Name of Initiative: The National Workforce Registry Alliance
Interview with: Diana Diaz, President and Kimberlee Belcher, Executive Director
Regions served: The United States
Population served: Early Childhood Workforce across the United States
Funding: The National Workforce Registry Alliance is a 501c3, non-profit organization funded primarily through membership fees, an annual conference, program service fees, and grants from allied organizations.
About The National Workforce Registry
Mission: The National Workforce Registry Alliance provides registries across the country with resources on data related support on the early childhood and school age workforce, standards of quality for workforce data systems, and a strong national voice driving relevant policies and initiatives.
The National Workforce Registry Alliance (NWRA) is a national non-profit organization providing a unified network connecting state and national workforce data systems with state policy leaders, researchers, and those invested in strengthening the workforce. NWRA President, Diana Diaz, explains that “Our membership is comprised of 44 workforce registry state members and The Alliance works to aggregate states’ data, creating a national data set, providing standards of quality across the states for data collection and acting as a unified national voice on behalf of registries. All of our core values are centered around our registry members and all those that comprise the early childhood workforce.”
Kimberlee Belcher, Executive Director, expands on the role of the NWRA within our Early Childhood system: “Every state has its own unique system, and so the Alliance’s value to the community is creating this infrastructure that connects all of those pieces, it’s the Alliance that aggregates across states to create that national picture. What’s unique about this component of our early childhood system is that Workforce Registries, with the assistance of the Alliance, are this bi-directional communication tool. We use community based participatory action research strategies rather than top down approaches. Our information is collected directly from providers for providers.”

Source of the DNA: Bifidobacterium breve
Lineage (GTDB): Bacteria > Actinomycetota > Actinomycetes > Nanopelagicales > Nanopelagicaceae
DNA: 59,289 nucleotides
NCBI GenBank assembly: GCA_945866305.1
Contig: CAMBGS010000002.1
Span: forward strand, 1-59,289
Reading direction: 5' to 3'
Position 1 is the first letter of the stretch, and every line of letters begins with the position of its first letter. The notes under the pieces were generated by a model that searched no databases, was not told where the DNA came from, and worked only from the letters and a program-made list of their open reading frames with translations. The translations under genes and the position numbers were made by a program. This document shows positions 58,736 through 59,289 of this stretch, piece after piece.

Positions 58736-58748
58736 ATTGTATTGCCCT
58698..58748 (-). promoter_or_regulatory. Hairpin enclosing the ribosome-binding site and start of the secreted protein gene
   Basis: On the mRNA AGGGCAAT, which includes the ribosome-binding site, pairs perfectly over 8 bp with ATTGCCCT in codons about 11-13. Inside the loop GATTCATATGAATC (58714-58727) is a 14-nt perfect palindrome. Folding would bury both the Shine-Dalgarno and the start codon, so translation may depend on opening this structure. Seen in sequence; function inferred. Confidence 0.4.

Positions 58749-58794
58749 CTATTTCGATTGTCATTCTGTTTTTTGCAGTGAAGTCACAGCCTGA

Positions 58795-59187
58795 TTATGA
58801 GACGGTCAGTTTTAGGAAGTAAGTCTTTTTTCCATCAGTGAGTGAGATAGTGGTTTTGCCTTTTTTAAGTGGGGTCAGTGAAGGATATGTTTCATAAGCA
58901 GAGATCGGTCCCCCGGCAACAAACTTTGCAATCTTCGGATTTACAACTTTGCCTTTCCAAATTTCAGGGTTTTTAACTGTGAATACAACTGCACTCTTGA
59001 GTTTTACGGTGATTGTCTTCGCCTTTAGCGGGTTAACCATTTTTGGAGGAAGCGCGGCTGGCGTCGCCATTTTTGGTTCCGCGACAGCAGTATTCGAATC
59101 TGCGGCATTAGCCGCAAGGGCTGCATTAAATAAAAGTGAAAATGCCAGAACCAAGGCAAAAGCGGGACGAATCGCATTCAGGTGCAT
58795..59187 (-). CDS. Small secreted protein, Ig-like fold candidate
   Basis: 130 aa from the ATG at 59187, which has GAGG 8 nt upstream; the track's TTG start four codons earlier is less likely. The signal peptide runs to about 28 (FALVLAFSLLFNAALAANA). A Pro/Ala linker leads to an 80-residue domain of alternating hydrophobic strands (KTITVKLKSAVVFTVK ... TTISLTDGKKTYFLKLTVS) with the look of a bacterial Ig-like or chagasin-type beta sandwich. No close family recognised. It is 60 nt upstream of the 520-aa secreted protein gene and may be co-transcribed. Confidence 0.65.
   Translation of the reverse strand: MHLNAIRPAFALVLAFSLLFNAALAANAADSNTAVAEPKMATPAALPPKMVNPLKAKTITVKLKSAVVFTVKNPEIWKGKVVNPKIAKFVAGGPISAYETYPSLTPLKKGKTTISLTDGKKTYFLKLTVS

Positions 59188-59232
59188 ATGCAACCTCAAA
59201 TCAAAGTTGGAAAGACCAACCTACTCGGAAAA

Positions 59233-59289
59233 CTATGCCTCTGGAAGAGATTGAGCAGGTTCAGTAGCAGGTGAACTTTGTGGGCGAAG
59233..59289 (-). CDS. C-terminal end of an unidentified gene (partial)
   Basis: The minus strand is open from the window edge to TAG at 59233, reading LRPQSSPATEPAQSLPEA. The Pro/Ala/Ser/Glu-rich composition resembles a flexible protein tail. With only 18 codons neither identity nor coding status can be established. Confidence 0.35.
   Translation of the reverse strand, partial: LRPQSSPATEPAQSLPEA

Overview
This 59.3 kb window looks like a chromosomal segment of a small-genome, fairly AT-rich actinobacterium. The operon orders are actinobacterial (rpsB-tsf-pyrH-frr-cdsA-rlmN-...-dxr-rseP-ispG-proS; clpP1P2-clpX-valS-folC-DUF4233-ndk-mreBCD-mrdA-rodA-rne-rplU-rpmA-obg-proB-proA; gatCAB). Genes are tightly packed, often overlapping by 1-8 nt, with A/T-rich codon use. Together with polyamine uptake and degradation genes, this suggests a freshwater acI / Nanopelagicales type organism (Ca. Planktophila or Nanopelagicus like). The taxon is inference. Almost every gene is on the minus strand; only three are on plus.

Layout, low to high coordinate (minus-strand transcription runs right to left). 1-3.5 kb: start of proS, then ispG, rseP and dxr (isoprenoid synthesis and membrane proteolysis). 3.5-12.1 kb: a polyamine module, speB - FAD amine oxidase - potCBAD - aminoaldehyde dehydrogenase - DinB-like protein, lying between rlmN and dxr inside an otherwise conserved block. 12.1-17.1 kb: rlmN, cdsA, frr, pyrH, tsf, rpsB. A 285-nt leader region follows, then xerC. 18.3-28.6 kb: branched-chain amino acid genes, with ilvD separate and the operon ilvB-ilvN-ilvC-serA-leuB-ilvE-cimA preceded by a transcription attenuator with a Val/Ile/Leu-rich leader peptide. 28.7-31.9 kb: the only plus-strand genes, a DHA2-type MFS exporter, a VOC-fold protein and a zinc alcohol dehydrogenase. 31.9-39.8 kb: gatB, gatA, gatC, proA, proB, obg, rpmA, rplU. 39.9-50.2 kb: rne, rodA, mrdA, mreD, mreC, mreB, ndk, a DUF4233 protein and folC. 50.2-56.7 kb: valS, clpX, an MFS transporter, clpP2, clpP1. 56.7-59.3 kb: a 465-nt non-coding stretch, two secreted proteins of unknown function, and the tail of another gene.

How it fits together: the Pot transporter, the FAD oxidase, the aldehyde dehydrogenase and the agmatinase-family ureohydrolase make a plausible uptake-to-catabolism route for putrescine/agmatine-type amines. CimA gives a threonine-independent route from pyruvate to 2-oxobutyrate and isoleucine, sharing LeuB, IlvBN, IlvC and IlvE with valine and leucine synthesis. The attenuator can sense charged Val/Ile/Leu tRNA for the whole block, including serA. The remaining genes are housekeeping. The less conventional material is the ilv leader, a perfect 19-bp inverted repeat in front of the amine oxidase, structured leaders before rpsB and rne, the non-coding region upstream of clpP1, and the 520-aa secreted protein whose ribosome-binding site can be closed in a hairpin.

The Aspire Registry, the early childhood workforce registry for NYS, is a member of The National Workforce Registry Alliance and has been awarded Partner Eligibility Review (PER) approval for achieving high quality standards for its data collection and operations. The Aspire Registry collects data on the early childhood workforce by tracking and verifying education and training that meet the Core Body of Knowledge (CBK) areas and use that information to place professionals in the state’s career ladder to encourage growth and development. Diana elaborates stating that “At The Aspire Registry, we promote high quality professional development and training availability through a course and event review process with the end goal of recognizing and honoring the achievement of our essential early childhood and school age workforce. That data that is collected and it is both stored and shared with policy makers and national partners to help strengthen the workforce and reinforce quality indicators that ensure better care and education for our young children.”